The Linda Mealey Faculty/Student Collaborative Research and Creativity Award is given annually to a faculty member who exemplifies demonstrated excellence in scholarship as well as teaching, conducts student/faculty collaborative research or creative work and excels in the mentoring of students. The award, which was established as the Teacher-Scholar Award in 2000, was renamed for Mealey in 2004. Mealey, who had received the award in the spring of 2002, passed away in November 2002.

Catholic Benedictine Educator Award

Recipient: Julie Lynch, instructor of communication

As a communication professor, Lynch creatively draws on her spiritual direction certification at the Monastery of Saint Benedict in her teaching and work with students. She effectively integrates the Benedictine charism of listening with the ear of the heart with communication theory and research in her Communication and Learning Foundation courses. For instance, the purpose of her Listening for Justice course is “to be attentive to another’s perspective. Listening well requires patience, thought and empathy. If we can better understand and share our neighbor’s struggles and joys, we are able to grow in relationship and ultimately community.” In this course, students experientially connect the art of listening with the ear of heart with their weekly practice of lectio divina assignments. As one student wrote, “I enjoyed hearing everyone’s responses to the scripture reading. We all slowed down in order to take the time to notice what the scripture was saying to us. I think this patience is what it takes to listen with the ear of the heart.”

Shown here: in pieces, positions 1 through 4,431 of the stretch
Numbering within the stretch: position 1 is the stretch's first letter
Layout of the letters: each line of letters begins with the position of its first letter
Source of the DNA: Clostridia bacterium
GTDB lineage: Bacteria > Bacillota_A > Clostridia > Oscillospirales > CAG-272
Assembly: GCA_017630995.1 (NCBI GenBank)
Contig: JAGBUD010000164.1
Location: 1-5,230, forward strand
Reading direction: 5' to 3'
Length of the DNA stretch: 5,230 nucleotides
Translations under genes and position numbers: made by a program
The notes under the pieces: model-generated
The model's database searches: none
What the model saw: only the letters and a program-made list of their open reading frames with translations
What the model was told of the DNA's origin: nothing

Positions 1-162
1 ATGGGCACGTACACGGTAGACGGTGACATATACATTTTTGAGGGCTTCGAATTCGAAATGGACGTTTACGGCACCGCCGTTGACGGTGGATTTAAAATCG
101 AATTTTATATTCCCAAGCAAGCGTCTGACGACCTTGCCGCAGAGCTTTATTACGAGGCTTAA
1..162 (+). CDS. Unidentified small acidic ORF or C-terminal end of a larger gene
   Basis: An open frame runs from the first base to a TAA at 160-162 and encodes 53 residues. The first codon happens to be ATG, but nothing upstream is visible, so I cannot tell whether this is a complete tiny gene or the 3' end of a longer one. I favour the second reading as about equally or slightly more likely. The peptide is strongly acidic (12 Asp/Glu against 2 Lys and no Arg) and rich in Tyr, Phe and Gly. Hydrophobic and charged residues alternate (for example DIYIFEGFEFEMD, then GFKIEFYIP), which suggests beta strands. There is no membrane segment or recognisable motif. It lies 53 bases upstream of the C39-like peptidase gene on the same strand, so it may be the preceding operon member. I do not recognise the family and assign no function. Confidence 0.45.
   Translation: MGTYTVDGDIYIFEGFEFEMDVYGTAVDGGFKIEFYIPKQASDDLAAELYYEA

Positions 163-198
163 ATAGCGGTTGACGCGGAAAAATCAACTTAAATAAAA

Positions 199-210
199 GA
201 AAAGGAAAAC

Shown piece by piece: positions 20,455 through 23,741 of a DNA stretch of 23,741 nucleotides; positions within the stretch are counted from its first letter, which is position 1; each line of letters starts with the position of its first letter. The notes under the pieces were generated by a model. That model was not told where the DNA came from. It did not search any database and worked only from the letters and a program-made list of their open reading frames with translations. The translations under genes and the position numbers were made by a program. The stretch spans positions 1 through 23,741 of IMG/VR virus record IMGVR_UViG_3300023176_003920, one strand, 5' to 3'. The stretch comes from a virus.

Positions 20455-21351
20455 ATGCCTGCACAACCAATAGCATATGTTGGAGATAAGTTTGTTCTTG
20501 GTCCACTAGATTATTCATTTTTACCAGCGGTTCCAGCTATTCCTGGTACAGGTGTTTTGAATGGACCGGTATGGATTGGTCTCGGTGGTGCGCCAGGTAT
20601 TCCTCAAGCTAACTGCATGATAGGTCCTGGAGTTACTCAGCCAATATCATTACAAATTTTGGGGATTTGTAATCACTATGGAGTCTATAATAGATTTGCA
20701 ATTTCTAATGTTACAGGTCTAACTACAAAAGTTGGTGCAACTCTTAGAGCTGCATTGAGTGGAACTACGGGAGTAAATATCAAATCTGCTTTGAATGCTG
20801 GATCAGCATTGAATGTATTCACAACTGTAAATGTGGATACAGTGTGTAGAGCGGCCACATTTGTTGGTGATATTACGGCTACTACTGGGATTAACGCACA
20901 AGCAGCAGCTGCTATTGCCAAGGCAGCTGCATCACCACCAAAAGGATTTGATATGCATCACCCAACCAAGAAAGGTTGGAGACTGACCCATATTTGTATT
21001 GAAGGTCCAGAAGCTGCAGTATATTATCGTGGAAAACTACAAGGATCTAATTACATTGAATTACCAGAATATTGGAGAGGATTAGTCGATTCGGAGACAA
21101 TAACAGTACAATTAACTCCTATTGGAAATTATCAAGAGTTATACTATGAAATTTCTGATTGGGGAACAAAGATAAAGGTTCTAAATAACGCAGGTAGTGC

The Catholic Benedictine Educator Award recognizes creative engagement between the Catholic Benedictine tradition and teaching throughout the curriculum. This award affirms a CSB and SJU faculty member whose exemplary teaching successfully integrates the Catholic Benedictine tradition with courses in their academic discipline and/or the Integrations Curriculum.

Jennifer Galovich Service Award

Recipient: Carie Braun, professor of nursing

Braun has served the Saint Ben’s and Saint John’s community for 25 years, demonstrating a broad and deep commitment to service of the nursing department, faculty governance, the institutions and the higher education community. She chaired the nursing department for six years and was instrumental in leading that program to successful fundraising for and development of state-of-the-art facilities for nursing education. She has consistently and regularly served at all other levels of departmental management, from advising the student club to serving on the new graduate committee. In addition to these commitments, she has served on eight standing committees during her career and has served on the Rank and Tenure committee for the last six years – twice chairing that committee. In each case of standing committee service, she has demonstrated a strong commitment to improving the processes and work of committees. Moreover, she ably led the faculty during her two-year term as vice-chair and then chair of the Joint Faculty Assembly and Senate.

In other areas of college service, Braun served on and then led the Institutional Review Board during its early formation, starting more than 20 years ago. She helped to systematize the many and important processes for overseeing human subjects research on campus – an essential part of student learning and faculty research. She has served on several search committees for other departments and twice served on presidential search committees. Her deep commitment to assessment at the departmental and institutional level is demonstrated by her extensive work in departmental assessment and her institution-wide efforts supporting Higher Learning Commission Accreditation efforts. She has twice led the detailed efforts for accreditation, and most recently led the writing effort of the recent mid-cycle Accreditation Review in 2022. Her careful work and commitment have been highly valued and essential for the ongoing success of accreditation efforts.